Frequently Asked Questions (FAQ)


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How does a rent stabilized apartment become deregulated through a vacancy?

There are different ways by which a rent stabilized apartment may be subject to deregulation upon vacancy:

  • Apartments under rent stabilization because the owner receives J-51 or 421-a tax benefits may become deregulated upon vacancy (or sooner if the owner follows the appropriate notice requirements). See the FAQ section on Tax Abatements & Exemptions for further information.
  • An apartment which was occupied by a stabilized tenant during the conversion to a co-op may become deregulated upon vacancy. See the Co-op/Condo FAQ for further details.  
  • The most common source of deregulation occurs through high rent vacancy deregulation, which is described in the next question below.
  • Other methods by which an apartment may be deregulated are discussed in the Rent Guidelines Board’s annual study, "Changes to the Rent Stabilized Housing Stock in NYC," available online.

Can an occupied apartment experience deregulation?

Yes. Under some circumstances apartments in 421-a and J-51 buildings may become deregulated at the end of the last lease commencing during the period of the tax abatement. For more information about these programs, see the FAQ section on Tax Abatements & Exemptions for further information.

On rare occasions an apartment in a building converted to a co-op under an eviction plan may be deregulated. Under an eviction plan, tenants are given the choice to purchase the apartment or vacate after a specified period of time. Since the overwhelming majority of co-op conversions are under non-eviction plans, such cases are very uncommon. For more information on this, contact the NYS Attorney General - Real Estate Financing Bureau.

More common is the process of high income deregulation described in the question below.

How are rent controlled apartments decontrolled?

All rent controlled apartments are subject to decontrol upon vacancy unless the outgoing rent controlled tenant was forced out through harassment. However, many decontrolled apartments will fall under rent stabilization. If the apartment is in a building with six or more units, the landlord can initially charge whatever the market will bear, subject to the tenant's right to file what is known as a "Fair Market Rent Appeal." However, if the apartment is in a building with fewer than six units, the apartment will most likely no longer be under any rent regulation. For more information on this process, we suggest you review HCR Fact Sheet #6: Fair Market Rent Appeals.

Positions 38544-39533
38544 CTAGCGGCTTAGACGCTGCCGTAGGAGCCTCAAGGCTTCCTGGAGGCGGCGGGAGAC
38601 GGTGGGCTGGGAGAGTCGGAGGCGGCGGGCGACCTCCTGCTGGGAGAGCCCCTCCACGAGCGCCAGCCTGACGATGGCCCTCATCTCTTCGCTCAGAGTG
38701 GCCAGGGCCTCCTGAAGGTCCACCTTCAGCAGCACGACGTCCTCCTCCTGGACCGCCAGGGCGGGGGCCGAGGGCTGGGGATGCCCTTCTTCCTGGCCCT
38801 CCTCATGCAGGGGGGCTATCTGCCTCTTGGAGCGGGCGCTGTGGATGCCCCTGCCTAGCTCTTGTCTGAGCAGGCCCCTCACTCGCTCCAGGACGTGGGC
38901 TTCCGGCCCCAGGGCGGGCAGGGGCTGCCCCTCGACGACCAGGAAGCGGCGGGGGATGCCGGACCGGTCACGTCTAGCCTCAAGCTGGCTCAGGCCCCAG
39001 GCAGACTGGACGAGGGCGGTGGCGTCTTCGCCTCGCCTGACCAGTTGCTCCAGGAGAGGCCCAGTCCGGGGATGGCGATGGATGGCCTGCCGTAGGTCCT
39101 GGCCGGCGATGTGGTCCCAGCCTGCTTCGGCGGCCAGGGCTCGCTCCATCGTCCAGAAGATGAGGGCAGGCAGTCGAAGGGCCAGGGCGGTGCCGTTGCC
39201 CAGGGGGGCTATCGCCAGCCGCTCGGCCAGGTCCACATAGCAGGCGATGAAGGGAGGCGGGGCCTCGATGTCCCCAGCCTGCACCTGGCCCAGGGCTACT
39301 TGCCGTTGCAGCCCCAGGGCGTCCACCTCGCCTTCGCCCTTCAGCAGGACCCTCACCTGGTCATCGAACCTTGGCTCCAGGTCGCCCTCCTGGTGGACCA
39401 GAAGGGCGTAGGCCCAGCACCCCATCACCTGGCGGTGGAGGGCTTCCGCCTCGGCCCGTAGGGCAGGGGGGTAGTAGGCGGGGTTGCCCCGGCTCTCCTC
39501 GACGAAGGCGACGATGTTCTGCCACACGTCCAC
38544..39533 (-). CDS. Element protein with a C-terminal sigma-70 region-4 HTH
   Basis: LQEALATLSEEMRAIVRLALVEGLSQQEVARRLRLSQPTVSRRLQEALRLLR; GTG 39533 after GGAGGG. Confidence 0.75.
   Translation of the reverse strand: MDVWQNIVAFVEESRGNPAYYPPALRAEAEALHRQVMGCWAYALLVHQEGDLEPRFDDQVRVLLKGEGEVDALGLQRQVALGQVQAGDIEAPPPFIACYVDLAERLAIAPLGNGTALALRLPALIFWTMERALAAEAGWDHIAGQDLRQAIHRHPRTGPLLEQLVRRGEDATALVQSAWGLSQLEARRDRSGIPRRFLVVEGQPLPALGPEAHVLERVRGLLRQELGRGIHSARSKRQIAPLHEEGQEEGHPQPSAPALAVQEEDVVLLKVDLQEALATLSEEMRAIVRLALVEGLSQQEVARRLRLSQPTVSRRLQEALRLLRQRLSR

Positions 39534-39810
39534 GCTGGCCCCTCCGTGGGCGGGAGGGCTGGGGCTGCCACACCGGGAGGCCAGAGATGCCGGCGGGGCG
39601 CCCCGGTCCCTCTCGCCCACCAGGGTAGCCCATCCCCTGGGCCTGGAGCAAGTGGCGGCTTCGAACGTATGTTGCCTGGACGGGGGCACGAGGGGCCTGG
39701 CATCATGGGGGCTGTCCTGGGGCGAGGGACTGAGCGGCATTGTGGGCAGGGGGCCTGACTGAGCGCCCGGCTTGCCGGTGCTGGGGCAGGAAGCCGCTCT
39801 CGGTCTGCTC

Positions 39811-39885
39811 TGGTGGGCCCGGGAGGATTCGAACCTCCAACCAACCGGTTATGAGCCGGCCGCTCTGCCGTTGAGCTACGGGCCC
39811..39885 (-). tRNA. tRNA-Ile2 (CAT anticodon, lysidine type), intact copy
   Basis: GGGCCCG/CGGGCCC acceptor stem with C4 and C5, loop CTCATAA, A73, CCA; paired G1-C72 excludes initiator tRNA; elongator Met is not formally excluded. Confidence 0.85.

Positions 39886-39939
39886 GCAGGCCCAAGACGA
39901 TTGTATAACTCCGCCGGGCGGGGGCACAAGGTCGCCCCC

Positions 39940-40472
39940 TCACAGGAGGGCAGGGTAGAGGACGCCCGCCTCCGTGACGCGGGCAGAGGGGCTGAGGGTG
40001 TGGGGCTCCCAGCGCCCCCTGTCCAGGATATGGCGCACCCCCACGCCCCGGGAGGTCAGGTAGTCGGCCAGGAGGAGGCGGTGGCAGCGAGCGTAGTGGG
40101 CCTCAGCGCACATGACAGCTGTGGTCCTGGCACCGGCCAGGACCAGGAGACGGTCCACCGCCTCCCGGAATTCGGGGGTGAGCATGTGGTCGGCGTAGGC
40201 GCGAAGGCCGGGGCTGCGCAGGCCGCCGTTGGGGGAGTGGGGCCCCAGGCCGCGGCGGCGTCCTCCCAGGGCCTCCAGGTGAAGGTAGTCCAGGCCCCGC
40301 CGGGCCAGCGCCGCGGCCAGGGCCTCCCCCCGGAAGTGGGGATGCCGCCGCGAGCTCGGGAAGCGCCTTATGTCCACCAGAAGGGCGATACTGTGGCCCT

How does an apartment undergo high-rent or high-income deregulation?

Effective with the Rent Act of 2015, the rent threshold for high-rent vacancy deregulation and high income high-rent deregulation was raised from $2,500 to $2,700. The threshold will be adjusted annually on January 1 of each year based on the one year renewal lease guideline percentage increase issued the prior year by a locality's Rent Guidelines Board. In NYC, the threshold will increase to $2,733.75 effective January 1, 2018, and $2,774.76 effective January 1, 2019.

Detailed information may be found on HCR's page on Deregulation as well as their page on Deregulation Rent and Income Thresholds on HCR's website. For additional info, contact NYS Homes and Community Renewal (HCR), the agency that regulates rent stabilized apartments in NYC.

My new apartment rents for over $2,700 and appears to be deregulated. How do I know for sure that the rent is legal?

Under local law, the landlord may be required to provide you with a notice of deregulation, including the amount of the last regulated rent and a copy of rent registration filed with NYS Homes and Community Renewal (HCR). If you did not receive such a notice, contact HCR. You may want to request a rent history from HCR to determine if the current rent is lawful. For more information, also see the answer to the previous question.

Can the landlord deregulate the building by not offering or signing leases?

Rent Stabilization offers tenants two major protections.

  • First, increases in rent are regulated.
  • Second, tenants have a right to renew their leases.

In general, a landlord must offer all stabilized tenants renewal leases. S/he cannot simply deregulate a building. There are two major exceptions:

  • First, under the rent laws, a landlord can petition to deregulate units occupied by tenants earning above a certain level of income and in apartments renting above a certain level of rent. See the discussion of high-income deregulation in the question above.
  • Second, if a building is newly constructed or substantially rehabilitated and takes advantage of either the 421-a or J-51 tax abatement and exemption programs, the building may only be regulated for the period of the tax abatement, often ten years. At the end of the ten-year period the apartments in the building are deregulated (as leases expire) if the landlord follows the proper procedures, which includes informing tenants of the period of the tax abatement and including a notice in their leases and each renewal that at the expiration of the period the units will be deregulated. For further information, see our FAQ section on Tax Abatements/Exemptions.